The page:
A year ago, I showed that Manilla was far from being in a drought. That is not true now. There are severe shortages of rain.
The first graph has rainfall totals up the left margin. They are not expressed in millimetres but as percentile values, Along the bottom margin is the number of months included in calculating each rainfall total.
On the graph, I have compared the rainfall situation today, September 2017, plotted in red with that of September 2016, plotted in grey. Much has changed.
Take, for example, the 12-month (one-year) rainfall total. Rainfall totals for 12 month periods are directly above the value “12” at the bottom of the graph, near the label “Number of Months included”. In data for the month of September 2016 (grey), the 12-month total (actually 802 mm) had been at the 80th percentile, which was very high. In up-to-date data for the month of September 2017 (red), the 12-month total (actually 484 mm) is at the 17th percentile, which is very low.
Although rainfall totals for periods longer than 12 months have not fallen so much, nearly all of them have fallen. Three that have not are those for 30 months, 36 months and 42 months. They were already low, due to including in them some months of low rainfall several years ago, in 2013 and 2014.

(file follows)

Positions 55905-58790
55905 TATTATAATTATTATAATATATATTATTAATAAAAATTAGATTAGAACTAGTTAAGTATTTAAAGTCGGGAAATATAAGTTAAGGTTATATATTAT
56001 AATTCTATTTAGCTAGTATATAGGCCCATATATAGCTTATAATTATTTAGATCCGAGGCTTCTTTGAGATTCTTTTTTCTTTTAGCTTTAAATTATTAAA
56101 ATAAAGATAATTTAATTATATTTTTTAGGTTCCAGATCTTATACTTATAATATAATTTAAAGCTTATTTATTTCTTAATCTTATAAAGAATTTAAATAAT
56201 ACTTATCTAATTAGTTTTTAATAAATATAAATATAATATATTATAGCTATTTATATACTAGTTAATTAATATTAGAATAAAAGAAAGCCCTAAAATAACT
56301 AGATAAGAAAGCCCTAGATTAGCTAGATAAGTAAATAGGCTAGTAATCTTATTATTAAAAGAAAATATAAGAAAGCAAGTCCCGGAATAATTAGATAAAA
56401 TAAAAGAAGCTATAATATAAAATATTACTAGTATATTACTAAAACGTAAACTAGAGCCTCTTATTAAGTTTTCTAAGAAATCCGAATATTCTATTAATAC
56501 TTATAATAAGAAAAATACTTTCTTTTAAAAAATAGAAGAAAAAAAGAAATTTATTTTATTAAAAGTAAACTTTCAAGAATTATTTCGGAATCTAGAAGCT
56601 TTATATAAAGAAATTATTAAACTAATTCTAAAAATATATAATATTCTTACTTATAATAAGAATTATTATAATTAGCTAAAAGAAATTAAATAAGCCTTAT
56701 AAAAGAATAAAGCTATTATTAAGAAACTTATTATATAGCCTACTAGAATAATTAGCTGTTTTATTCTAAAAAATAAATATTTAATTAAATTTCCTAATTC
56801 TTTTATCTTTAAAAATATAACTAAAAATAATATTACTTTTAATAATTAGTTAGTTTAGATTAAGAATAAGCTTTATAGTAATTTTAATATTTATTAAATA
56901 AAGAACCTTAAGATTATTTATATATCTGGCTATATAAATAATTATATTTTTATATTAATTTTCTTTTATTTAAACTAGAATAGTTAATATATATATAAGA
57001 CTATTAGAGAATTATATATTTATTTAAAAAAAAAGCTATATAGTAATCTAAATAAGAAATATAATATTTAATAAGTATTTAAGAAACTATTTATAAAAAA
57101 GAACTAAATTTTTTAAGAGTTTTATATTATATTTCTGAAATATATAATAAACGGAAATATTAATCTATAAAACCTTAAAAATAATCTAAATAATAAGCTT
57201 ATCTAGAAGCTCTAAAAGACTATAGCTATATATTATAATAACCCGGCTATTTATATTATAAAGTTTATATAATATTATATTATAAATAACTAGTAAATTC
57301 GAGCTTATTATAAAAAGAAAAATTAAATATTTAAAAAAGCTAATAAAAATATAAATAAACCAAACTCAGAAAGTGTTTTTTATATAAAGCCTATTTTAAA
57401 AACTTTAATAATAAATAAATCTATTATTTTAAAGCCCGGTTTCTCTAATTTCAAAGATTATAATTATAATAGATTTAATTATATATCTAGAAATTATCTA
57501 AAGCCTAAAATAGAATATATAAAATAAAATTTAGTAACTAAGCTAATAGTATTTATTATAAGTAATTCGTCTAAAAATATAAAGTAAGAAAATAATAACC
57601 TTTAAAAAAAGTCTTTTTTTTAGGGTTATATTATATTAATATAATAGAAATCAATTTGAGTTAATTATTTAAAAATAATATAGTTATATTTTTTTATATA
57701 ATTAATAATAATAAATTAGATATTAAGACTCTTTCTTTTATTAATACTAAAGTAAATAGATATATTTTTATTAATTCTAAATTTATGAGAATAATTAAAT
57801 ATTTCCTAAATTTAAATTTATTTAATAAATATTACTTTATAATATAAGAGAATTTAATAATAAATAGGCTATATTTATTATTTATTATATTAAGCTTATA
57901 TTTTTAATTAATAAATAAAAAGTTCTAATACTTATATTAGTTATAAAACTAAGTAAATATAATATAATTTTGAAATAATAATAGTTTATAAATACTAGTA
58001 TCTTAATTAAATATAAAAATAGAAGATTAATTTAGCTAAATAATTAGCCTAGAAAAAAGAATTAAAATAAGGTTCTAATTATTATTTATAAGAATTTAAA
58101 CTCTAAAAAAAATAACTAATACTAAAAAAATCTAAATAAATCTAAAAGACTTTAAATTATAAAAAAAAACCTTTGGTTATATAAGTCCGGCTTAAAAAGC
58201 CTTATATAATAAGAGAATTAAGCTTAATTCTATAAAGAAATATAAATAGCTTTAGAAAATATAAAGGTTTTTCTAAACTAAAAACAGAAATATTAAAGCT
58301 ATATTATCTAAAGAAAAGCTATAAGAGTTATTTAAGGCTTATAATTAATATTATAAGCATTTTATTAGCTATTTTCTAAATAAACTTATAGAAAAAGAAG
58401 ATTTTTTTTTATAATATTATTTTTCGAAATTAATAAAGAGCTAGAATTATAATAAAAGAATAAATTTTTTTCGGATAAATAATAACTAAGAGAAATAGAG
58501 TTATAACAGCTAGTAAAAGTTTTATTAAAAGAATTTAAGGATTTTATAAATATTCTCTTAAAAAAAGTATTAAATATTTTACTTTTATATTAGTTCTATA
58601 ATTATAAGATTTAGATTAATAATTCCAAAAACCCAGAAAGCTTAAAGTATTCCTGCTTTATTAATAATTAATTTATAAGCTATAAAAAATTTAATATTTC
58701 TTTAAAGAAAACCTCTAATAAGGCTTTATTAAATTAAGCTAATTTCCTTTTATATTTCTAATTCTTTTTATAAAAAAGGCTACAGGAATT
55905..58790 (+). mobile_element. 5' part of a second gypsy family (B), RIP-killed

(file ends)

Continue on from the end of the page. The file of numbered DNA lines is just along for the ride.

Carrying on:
So far, real shortages have occurred mainly within the last 12 months. Beyond that, the two-year rainfall total of 1285 mm, for example, is still near normal, plotting at the 48th percentile.
The second graph shows in detail how shortages that are serious or severe have developed during the last six months. These were the monthly rainfall amounts, with the normal amounts in brackets:
April: 24.0 mm (39.3);
May: 55.6 mm (40.3);
June: 62.8 mm (44.3);
July: 13.2 mm (41.4);
August: 13.8 mm (39.5);
September: 5.5 mm (41.2).
As a result, the current situation is as shown below. There are already severe rainfall shortages, at the 2nd or 3rd percentile, in the two-month and three-month totals to date. There are also serious shortages, at the 8th and 9th percentiles, in the four-month and six-month totals to date.
I will update these graphs each month to show how the situation changes.
[Monthly updates were not posted because serious rainfall shortages did not occur in any following months up to March 2018. The next post with a graph and analysis like this one was “Rainfall Shortages up to May 2018” of 15/6/2018.]
[This 2018-19 drought became the worst ever experienced at Manilla. Records for the lowest-ever rainfall totals were broken repeatedly. See, for example (June 2019) “June breaks more drought records”.]